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‘There needs to be a way to recognize a patient as being part of PHE’

‘There needs to be a way to recognize a patient as being part of PHE’

WASHINGTON – Industry stakeholders are trying to guide what a post-PHE world for home oxygen therapy and other product categories might look like. 

AAHomecare recently discussed with CMS a one-page recommended reference document for Medicare audit contractors reviewing claims for dates of service during and after the PHE. The document is a cheat sheet of sorts for the waivers that have been in place during the PHE that don’t require, for example, medical documentation or a signature. 

“It shows, if a patient was set up during the PHE, these are things you should look for and these are things you shouldn’t look for,” said Kim Brummett, vice president of regulatory affairs. “There needs to be a way to recognize a patient as being part of the PHE.” 

The meeting with CMS went well, Brummett says, but AAHomecare needs to further revise the document to reflect the agency’s feedback. Consideration also has to be given for those patients set up prior to the PHE and yet could not meet on-going requirements, in addition to those set up during the PHE.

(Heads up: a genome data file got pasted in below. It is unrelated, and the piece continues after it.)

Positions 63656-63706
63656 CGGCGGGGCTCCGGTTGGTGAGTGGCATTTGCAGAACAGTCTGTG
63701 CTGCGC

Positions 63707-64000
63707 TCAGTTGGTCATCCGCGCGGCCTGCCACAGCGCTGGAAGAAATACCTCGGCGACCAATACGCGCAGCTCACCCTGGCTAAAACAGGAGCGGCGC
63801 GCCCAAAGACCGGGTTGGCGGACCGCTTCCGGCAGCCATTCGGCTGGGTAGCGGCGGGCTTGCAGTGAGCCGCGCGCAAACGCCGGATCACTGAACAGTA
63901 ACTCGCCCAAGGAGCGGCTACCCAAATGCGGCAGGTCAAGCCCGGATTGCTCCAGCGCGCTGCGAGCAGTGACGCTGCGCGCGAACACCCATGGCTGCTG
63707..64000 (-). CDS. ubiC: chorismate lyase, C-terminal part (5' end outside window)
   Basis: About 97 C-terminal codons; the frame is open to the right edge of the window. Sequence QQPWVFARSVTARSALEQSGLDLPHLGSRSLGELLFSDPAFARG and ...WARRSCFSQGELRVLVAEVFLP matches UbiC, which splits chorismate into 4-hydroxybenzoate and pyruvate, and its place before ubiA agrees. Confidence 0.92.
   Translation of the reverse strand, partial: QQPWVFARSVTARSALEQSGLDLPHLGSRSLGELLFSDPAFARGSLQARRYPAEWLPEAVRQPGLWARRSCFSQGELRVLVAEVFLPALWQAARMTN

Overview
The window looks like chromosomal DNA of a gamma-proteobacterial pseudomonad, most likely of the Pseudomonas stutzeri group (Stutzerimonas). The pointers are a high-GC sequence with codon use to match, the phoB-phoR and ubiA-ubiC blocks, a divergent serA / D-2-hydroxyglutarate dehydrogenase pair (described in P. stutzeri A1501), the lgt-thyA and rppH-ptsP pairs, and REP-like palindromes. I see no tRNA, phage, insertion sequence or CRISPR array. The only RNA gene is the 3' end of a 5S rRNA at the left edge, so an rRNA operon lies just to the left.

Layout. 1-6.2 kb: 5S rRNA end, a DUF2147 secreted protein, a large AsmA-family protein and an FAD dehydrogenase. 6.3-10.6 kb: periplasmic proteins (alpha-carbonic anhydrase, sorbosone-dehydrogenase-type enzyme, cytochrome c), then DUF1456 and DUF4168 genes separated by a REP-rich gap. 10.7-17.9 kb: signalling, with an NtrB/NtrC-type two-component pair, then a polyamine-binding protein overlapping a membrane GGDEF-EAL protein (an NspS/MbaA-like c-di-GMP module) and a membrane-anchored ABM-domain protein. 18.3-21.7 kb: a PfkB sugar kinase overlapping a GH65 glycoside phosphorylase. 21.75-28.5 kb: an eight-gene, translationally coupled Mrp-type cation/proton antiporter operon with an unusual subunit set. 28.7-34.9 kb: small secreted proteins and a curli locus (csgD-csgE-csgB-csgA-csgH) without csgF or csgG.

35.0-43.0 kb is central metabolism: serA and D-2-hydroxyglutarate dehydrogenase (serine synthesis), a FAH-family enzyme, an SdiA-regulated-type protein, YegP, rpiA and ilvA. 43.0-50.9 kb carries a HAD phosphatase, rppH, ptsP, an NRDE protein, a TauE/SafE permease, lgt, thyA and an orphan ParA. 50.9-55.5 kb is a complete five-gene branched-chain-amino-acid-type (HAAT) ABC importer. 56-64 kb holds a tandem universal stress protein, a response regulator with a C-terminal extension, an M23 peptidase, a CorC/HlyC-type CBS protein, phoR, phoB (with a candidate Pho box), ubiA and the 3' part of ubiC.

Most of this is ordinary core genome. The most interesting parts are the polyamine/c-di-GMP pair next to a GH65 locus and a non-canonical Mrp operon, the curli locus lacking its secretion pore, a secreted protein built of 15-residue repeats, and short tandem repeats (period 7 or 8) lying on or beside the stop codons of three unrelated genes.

Indeed, there are two issues at play, says Andrea Stark, a Medicare consultant and reimbursement specialist for MiraVista. The first involves items that were capped or were reimbursed entirely during the PHE. 

“CMS can’t expect providers to cure documentation and support on a retroactive basis,” she said. “That’s the guidance I’m looking for there.” 

The second issue, however, is less clear, Stark says. 

“For patients where clinical indications were bent to meet that patient uniquely and the rental and resupply claims extend beyond the PHE – those are the ones where the industry needs the greatest guidance,” she says. 

Of course, the other question is, when the PHE does end, what will be the onramp for CMS re-implementing requirements like the face-to-face and re-certification.   

“Think about all the patients that are going to need to go back to the doctor,” Brummett said. “How many patients can they see and how quickly? Doctors aren’t going to see tens of thousands of patients in six months, never mind 60 days.” 

The PHE is in place until mid-July and will likely be extended at least one more time through mid-October to keep it from becoming an election issue, but the wheels at CMS are turning, Brummett says. 

“They’re starting to have conversations about it,” she said. “If we can be proactive as much as we can be, we’ll get closer to something that would work for the industry.”


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